Here’s What We Know About Football And Brain Injuries

By: Rachael Rettner
Published: 03/18/2015 10:51 AM EDT

The up-and-coming professional football player Chris Borland, of the San Francisco 49ers, is now leaving the sport out of concern that a career in football would increase his risk of brain disease. But what types of neurological problems have been linked with football, and how might these arise?

On Monday (March 16), Borland announced he was retiring from football after studying the link between football head injuries and degenerative brain disease, and discussing his decision with friends, family members, concussion researchers and teammates, according to ESPN.

“From what I’ve researched and what I’ve experienced, I don’t think it’s worth the risk,” Borland told ESPN. “I just want to live a long, healthy life, and I don’t want to have any neurological diseases or die younger than I would otherwise,” Borland said. [6 Foods That Are Good for Your Brain]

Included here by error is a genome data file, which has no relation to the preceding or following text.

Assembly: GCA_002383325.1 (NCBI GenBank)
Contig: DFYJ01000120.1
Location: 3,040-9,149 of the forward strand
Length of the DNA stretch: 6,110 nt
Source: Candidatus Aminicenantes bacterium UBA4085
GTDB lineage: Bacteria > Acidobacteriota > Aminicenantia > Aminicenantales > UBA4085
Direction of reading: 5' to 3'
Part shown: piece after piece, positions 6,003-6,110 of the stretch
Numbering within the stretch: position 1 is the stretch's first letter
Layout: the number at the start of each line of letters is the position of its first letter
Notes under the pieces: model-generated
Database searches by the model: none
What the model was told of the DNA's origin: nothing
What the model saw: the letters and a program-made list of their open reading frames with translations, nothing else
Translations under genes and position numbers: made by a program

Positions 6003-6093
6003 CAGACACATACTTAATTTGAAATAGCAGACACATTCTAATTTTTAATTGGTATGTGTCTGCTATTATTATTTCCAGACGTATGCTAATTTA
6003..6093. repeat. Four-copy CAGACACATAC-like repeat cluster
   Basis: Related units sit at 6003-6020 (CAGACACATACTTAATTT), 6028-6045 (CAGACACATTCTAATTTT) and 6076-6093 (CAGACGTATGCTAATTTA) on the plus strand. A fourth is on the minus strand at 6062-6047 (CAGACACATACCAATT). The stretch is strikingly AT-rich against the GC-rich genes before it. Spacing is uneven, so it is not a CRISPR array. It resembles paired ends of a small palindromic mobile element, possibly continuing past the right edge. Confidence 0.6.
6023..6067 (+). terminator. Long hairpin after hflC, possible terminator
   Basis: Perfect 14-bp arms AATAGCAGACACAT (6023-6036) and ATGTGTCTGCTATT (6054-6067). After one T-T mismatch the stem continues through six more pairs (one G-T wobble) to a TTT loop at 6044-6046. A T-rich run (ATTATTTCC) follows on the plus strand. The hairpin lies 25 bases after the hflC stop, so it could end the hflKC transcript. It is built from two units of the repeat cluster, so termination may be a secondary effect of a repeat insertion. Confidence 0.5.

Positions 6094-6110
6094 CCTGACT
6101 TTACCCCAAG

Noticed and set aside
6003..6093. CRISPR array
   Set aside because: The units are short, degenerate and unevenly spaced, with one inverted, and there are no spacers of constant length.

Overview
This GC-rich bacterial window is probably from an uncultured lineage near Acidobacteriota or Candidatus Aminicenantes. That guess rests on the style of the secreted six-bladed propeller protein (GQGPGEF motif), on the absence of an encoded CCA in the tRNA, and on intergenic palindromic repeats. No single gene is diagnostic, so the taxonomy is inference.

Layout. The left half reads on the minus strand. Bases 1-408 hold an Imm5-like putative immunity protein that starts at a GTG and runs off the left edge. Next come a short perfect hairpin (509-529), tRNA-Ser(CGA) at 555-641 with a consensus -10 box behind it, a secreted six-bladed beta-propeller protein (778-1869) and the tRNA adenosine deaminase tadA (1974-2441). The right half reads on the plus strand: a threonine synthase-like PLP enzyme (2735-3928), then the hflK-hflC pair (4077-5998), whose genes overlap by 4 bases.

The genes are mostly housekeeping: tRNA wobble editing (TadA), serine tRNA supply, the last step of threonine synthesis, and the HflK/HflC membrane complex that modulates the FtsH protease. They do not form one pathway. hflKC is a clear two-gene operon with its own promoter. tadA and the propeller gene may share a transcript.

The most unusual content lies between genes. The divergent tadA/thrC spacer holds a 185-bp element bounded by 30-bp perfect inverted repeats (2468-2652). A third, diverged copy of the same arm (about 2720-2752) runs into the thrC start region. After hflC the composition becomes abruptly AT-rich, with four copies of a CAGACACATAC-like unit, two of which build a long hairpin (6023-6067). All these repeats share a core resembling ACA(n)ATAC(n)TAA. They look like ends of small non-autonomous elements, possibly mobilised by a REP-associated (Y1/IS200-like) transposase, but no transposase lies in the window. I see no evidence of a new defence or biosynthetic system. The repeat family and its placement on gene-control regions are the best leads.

The types of brain damage that can occur as a result of being a professional football player have received increased attention in recent years. For example, there is growing awareness of a particularly severe degenerative brain disease called chronic traumatic encephalopathy (CTE). The disease has been linked to the deaths of Tom McHale, who played for the Tampa Bay Buccaneers, and Dave Duerson, who played for the Chicago Bears.

In fact, researchers at Boston University have now found signs of CTE in nearly 60 former professional football players when their brains were analyzed after their deaths, according to the university’s CTE Center. (CTE can be diagnosed only after death.)

In most cases, CTE is thought to be caused by repeated blows to the head, which damage brain tissue and lead to a buildup of an abnormal protein called tau, according to the CTE Center.

In addition to football players, CTE has also been seen in boxers and —> Read More